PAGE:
Howard: And so, having ... when you ... so, the way the human condition is, you know, you don't say, “Do you want insurance or not? And it's $25 a month.” You say, “Do you want the twenty-five, the thirty-five or the eighty-five?” and then their walnut brain goes into, “Well, what's the difference?” And they start looking at all the difference and everything. And then they get all focused on which one's the better, then they're going to pick one. And it's just so important in treatment when presentation that who's ever talking to the human knows how their walnut brain works.
Josh: Sure. Well...
Howard: By walnut brain I mean that the, you know ... I always thought the core of the human brain there were telling [00:26:11] cortex that [0.6] we share with a reptile, like a snake or a turtle, which basically controls all your eating, drinking and reproducing, pretty much looks like a walnut.
Howard: But anyway ... so this has been ... so what percent of your patients in the high fee, low volume Renken office have your Health Assurance plan?
Josh: Well, we're up to about three hundred and fifty patients in the Health Assurance model and with various participation in each. It's distributed obviously like you said it follows the what the economists would predict with the majority in the middle and a minority at each end. However, what we're finding is, so many patients come in ... here's ... there's a lot to the subscription model. Part of it is yes having that initial choice. The other part of it is giving people an objective over time to lower their cost of dental care. So, when someone comes in without insurance in the traditional dental model, they get that root canal, they've got a toothache, they haven't come in in five years. They go ... they do that, right? But you don't see him again for five years 'til it's time for the next root canal. But in this model, someone might come in and they need four root canals, they need ten crowns, they need scaling and root planing, they need all these things, right. The idea of having this low, medium and high model is they might start at the high subscription rate but there's an incentive in place to complete that care plan to get them to health and then move them down to the lower supported model if that makes sense. So, health is cheap. Health doesn't involve a lot of anxiety. Health is easy to plan time around and we try to give them a reward for getting to health, right, like a lower cost on a monthly basis so the patients can move from one level to another which is great. It is a really good thing when you're working together as a partner over time with somebody.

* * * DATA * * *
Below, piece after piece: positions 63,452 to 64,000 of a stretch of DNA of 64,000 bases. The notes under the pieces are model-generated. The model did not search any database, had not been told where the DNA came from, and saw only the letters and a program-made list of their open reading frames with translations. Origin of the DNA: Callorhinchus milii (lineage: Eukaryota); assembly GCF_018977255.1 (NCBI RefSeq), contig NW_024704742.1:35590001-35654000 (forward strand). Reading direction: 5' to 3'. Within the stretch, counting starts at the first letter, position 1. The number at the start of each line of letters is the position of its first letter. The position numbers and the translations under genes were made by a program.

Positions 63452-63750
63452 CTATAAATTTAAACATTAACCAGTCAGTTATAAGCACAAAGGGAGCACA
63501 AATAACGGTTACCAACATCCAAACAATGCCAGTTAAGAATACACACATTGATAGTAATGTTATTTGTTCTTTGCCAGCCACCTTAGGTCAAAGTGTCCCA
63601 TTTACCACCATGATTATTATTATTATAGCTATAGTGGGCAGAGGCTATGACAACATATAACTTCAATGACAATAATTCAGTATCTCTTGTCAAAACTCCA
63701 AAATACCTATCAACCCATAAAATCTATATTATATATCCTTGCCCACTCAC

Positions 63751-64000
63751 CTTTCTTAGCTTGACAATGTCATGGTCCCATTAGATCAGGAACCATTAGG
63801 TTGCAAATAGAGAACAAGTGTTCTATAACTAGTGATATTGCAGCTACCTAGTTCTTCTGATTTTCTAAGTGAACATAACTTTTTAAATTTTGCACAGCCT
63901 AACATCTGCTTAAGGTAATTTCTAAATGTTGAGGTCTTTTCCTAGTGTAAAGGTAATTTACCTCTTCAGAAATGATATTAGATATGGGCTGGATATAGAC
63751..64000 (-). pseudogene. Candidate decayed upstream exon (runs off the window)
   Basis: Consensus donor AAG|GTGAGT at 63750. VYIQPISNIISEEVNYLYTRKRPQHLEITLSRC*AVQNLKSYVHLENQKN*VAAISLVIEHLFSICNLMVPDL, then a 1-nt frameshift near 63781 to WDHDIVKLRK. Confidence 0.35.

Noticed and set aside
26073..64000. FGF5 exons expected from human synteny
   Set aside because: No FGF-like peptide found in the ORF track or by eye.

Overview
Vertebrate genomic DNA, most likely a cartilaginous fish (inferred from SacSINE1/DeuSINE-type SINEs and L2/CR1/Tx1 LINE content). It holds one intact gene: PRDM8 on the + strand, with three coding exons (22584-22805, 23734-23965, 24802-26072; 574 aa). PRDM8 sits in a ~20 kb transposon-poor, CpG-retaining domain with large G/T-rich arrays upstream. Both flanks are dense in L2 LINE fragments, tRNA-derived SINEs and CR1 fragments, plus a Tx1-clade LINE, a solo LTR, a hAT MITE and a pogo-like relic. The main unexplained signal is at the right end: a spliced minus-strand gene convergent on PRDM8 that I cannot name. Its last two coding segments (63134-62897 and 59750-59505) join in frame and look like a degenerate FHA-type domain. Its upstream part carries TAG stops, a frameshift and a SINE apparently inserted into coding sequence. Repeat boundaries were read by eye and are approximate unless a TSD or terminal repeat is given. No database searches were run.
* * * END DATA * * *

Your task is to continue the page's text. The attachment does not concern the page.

Howard: So, how much does it cost for my homies if they go to HealthAssurancePlan.com and they want to do this in their office, what does that cost for the dentist listening to you? How does that work?